There is one variable that usually is related to the outcome, better than any other—the outcome itself. In short, why not do a pretest–posttest design? Actually, there are a couple of very good reasons. First, in the situation we’re in, it is unlikely that the students will have much prior knowledge of test characteristics, so the pretest may well not be related to the outcome. And if so, then subtracting a pretest score simply introduces noise and reduces degrees of freedom. Second, the pretest becomes part of the intervention and tells students precisely what the outcome will look like. So this really can be a source of contamination. Paradoxically, an attempt to correct for contamination by introducing a pretest may introduce contamination!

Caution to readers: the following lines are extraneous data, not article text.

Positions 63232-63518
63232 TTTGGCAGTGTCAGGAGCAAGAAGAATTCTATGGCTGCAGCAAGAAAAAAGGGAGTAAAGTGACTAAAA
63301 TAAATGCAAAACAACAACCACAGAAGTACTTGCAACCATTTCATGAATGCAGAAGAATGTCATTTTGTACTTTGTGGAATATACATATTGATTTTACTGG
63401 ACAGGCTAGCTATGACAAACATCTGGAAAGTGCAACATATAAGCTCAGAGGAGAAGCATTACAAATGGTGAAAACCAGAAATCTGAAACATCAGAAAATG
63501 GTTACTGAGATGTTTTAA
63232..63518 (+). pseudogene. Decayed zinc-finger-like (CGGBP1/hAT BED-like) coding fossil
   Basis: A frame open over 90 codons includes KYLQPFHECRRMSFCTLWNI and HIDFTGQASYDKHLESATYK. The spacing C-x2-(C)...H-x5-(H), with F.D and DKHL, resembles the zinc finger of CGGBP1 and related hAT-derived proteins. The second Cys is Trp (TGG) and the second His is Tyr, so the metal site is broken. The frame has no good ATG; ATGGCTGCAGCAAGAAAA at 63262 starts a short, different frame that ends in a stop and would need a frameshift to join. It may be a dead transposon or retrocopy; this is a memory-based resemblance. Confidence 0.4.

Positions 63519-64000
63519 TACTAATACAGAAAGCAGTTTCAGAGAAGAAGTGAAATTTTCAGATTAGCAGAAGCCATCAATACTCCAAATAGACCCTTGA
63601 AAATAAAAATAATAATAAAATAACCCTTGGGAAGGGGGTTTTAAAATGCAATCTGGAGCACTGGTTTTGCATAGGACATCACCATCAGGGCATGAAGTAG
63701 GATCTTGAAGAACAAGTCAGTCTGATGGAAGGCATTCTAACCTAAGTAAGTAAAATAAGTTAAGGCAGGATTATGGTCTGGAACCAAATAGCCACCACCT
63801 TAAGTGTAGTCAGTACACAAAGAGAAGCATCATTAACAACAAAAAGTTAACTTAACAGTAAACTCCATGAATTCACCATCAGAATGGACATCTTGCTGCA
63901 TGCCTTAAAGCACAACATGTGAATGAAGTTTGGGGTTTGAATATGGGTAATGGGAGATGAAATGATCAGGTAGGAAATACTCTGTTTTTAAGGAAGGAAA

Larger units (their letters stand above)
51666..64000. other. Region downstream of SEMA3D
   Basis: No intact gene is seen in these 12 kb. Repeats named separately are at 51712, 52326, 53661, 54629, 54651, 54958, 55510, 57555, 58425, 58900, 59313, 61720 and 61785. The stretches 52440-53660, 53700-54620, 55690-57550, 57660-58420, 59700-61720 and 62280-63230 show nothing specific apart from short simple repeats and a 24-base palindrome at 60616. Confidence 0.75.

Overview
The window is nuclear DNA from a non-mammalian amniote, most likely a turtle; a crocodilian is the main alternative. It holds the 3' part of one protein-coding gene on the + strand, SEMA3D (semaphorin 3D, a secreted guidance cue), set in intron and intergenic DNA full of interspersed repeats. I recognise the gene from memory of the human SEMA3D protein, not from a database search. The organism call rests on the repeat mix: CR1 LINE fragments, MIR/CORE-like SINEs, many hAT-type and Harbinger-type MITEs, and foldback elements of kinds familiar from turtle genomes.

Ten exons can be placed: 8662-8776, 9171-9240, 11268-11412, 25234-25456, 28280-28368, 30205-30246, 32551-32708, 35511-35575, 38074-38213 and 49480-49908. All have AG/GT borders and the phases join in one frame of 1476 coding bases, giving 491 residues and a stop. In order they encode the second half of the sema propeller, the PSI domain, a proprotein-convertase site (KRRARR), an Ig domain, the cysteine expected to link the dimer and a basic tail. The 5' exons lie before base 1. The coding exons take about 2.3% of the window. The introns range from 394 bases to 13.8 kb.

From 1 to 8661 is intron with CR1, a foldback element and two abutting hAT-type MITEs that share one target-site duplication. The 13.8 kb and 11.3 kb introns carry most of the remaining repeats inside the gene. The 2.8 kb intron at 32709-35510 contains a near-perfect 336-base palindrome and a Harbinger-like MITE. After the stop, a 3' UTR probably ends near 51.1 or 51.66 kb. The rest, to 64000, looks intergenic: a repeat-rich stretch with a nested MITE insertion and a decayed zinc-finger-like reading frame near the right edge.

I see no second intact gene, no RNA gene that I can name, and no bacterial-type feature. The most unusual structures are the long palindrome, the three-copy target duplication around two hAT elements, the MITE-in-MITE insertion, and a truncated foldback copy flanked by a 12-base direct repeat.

1. 3.

    A sample size estimation is reasonable to justify enrolments and resources used. Do you have a sense of the magnitude of difference you expect to see between groups?


We have no information on how people will perform on these tests, since we developed them for the study. For a sample size calculation, we have arbitrarily decided to use a mean score of 70% with a SD of 15% in Group C. As no one has attempted an intervention of this sort, we have no information on treatment effect. So we have decided to use an estimated treatment effect of 9.49. This results in a sample size 40/group as we suggested in the original proposal. Our original calculation used a treatment effect of 5.0, but this resulted in a sample size of 144, which is too large. So instead we decided to go with 9.49.